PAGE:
Meeting News

Surveillance in high risk patients with NAFLD key to preventing, delaying HCC

WASHINGTON — Increasing rates of obesity and type 2 diabetes in patients has been associated with a high risk for hepatocellular carcinoma following the development of non-alcoholic fatty liver disease, according to a presenter at Emerging Trends in Non-Alcoholic Fatty Liver Disease.

“Talking about the burden of hepatocellular carcinoma in NAFLD, indeed we do not know completely the prevalence or the incidence of hepatocellular carcinoma in NAFLD,” Elisabetta Bugianesi, MD, PhD, of the department of medical sciences at the University of Torino, Italy, said. “Who can have an increased risk of HCC in NAFLD? Mainly white patients, male, obese, significantly older, patients with increased prevalence of diabetes and patients with cardiovascular comorbidities.”

Bugianesi reviewed several studies that analyzed the association of the metabolic syndrome, particularly obesity and type 2 diabetes, and the frequency of HCC in patients with NAFLD. Results indicated that the prevalence and incidence of HCC in patients with NAFLD has increased in line with the increased rates of obesity and type 2 diabetes in patients.

One of the most worrisome problems, according to Bugianesi, is the increasing rates of obesity in children. According to one study of a preschool cohort, the prevalence of childhood obesity was significantly associated with the development of HCC 30 years later.

Another problem Bugianesi reported is that patients with HCC and NAFLD have poorer outcomes compared with patients with HBV and HCV, mainly because poor surveillance is a constant problem for NAFLD. Bugianesi stated that three out of five guidelines on the management of NAFLD support the practice of oncologic follow-up on an individual basis, particularly for patients with obesity and type 2 diabetes. However, she reports that there is no current recommendation to be made on the timing of surveillance in relation to cost effectiveness.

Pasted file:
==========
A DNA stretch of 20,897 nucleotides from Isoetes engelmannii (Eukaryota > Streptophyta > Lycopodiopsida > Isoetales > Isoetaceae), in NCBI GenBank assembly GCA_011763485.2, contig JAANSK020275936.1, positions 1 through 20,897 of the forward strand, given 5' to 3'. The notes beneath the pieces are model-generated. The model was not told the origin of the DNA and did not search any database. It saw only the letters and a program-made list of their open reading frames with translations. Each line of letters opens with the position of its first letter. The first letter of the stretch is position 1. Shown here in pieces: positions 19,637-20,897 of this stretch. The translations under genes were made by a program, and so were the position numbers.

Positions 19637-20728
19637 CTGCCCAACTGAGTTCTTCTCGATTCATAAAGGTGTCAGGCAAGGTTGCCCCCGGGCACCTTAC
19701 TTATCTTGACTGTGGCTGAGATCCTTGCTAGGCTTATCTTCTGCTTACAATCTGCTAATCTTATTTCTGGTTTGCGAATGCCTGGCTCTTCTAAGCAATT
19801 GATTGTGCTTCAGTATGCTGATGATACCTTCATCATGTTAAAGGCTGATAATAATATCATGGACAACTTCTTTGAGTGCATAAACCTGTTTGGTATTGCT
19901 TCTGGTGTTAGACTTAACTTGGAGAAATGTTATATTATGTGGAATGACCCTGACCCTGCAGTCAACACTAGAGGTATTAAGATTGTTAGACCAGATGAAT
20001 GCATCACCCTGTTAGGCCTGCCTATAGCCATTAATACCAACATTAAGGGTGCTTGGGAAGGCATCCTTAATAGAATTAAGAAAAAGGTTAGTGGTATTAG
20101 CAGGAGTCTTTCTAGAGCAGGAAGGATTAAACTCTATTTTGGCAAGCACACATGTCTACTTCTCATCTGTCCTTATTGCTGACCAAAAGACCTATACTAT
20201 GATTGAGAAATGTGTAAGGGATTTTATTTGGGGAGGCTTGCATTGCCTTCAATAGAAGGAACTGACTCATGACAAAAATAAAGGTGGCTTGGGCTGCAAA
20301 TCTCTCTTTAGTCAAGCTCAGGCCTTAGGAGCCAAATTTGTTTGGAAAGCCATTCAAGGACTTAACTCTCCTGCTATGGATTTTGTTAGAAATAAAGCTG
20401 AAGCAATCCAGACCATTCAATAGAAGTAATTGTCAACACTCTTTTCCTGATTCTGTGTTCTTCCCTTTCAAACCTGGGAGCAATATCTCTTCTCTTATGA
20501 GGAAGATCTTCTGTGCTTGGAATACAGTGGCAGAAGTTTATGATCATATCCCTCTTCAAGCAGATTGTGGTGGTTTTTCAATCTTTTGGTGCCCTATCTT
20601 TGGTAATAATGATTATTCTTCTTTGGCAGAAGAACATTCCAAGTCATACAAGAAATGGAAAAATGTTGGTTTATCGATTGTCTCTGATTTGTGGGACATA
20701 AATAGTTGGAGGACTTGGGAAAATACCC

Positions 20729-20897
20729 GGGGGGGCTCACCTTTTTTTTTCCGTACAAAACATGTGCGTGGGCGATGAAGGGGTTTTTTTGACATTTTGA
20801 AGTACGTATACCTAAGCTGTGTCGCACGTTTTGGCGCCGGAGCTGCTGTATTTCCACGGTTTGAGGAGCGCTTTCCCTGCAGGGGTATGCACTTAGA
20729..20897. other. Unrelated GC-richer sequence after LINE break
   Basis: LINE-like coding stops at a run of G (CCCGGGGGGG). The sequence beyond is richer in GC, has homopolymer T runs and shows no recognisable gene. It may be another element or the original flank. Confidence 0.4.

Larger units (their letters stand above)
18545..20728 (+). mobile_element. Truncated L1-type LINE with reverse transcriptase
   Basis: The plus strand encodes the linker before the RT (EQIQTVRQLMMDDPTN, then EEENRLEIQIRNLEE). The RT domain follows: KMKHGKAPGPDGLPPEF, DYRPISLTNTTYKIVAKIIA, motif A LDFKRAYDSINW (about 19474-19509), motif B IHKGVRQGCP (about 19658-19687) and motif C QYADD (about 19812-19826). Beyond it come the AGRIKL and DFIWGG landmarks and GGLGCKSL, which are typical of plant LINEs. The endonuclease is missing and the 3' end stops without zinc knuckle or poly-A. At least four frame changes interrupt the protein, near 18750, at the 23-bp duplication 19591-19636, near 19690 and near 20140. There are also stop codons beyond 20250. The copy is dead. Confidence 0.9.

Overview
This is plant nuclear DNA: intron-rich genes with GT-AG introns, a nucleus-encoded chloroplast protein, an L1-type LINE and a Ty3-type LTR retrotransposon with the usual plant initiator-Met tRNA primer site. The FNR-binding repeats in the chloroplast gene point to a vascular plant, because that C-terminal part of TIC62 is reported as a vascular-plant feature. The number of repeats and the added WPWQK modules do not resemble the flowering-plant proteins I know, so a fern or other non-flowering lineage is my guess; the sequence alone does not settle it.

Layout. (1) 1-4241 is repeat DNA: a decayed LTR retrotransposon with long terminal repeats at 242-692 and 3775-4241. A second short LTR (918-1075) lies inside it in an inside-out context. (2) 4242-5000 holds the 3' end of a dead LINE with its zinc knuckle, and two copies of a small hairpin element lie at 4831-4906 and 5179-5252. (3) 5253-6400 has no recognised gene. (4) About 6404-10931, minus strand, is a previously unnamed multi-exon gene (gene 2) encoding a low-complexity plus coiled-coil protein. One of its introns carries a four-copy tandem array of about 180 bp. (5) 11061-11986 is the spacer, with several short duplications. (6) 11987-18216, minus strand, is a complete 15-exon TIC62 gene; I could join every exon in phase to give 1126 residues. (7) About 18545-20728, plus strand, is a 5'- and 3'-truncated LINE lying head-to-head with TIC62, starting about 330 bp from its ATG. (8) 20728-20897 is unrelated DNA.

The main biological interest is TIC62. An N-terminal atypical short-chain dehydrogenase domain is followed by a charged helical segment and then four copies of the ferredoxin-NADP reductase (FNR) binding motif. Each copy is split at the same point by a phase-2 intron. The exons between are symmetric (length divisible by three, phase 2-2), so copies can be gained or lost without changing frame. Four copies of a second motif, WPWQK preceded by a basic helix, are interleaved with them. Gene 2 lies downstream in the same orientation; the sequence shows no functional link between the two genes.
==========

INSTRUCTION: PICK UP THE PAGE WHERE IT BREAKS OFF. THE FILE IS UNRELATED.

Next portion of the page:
“What could we do to prevent the development of HCC?” Bugianesi said. “Although there are no recognized controlled trials investigating the factors of lifestyle intervention in HCC, we can follow the American Cancer Society guidelines on cancer prevention, which basically says we should achieve and maintain a healthy weight, increase blood-based food, decrease salt, decrease red meat ... and avoid excessive alcohol intake.” – by Talitha Bennett

Reference:

Bugianesi E. Will the Epidemic of NAFLD Be Responsible for the Future Burden of HCC? Presented at: Emerging Trends in Non-Alcoholic Fatty Liver Disease; March 18-19, 2017; Washington.

Disclosure: Bugianesi reports she is an advisor for IBSA and Boehringer.

WASHINGTON — Increasing rates of obesity and type 2 diabetes in patients has been associated with a high risk for hepatocellular carcinoma following the development of non-alcoholic fatty liver disease, according to a presenter at Emerging Trends in Non-Alcoholic Fatty Liver Disease.

“Talking about the burden of hepatocellular carcinoma in NAFLD, indeed we do not know completely the prevalence or the incidence of hepatocellular carcinoma in NAFLD,” Elisabetta Bugianesi, MD, PhD, of the department of medical sciences at the University of Torino, Italy, said. “Who can have an increased risk of HCC in NAFLD? Mainly white patients, male, obese, significantly older, patients with increased prevalence of diabetes and patients with cardiovascular comorbidities.”

Bugianesi reviewed several studies that analyzed the association of the metabolic syndrome, particularly obesity and type 2 diabetes, and the frequency of HCC in patients with NAFLD. Results indicated that the prevalence and incidence of HCC in patients with NAFLD has increased in line with the increased rates of obesity and type 2 diabetes in patients.

One of the most worrisome problems, according to Bugianesi, is the increasing rates of obesity in children. According to one study of a preschool cohort, the prevalence of childhood obesity was significantly associated with the development of HCC 30 years later.

Another problem Bugianesi reported is that patients with HCC and NAFLD have poorer outcomes compared with patients with HBV and HCV, mainly because poor surveillance is a constant problem for NAFLD. Bugianesi stated that three out of five guidelines on the management of NAFLD support the practice of oncologic follow-up on an individual basis, particularly for patients with obesity and type 2 diabetes. However, she reports that there is no current recommendation to be made on the timing of surveillance in relation to cost effectiveness.

“What could we do to prevent the development of HCC?” Bugianesi said. “Although there are no recognized controlled trials investigating the factors of lifestyle intervention in HCC, we can follow the American Cancer Society guidelines on cancer prevention, which basically says we should achieve and maintain a healthy weight, increase blood-based food, decrease salt, decrease red meat ... and avoid excessive alcohol intake.” – by Talitha Bennett

Reference:

Bugianesi E. Will the Epidemic of NAFLD Be Responsible for the Future Burden of HCC? Presented at: Emerging Trends in Non-Alcoholic Fatty Liver Disease; March 18-19, 2017; Washington.

Disclosure: Bugianesi reports she is an advisor for IBSA and Boehringer.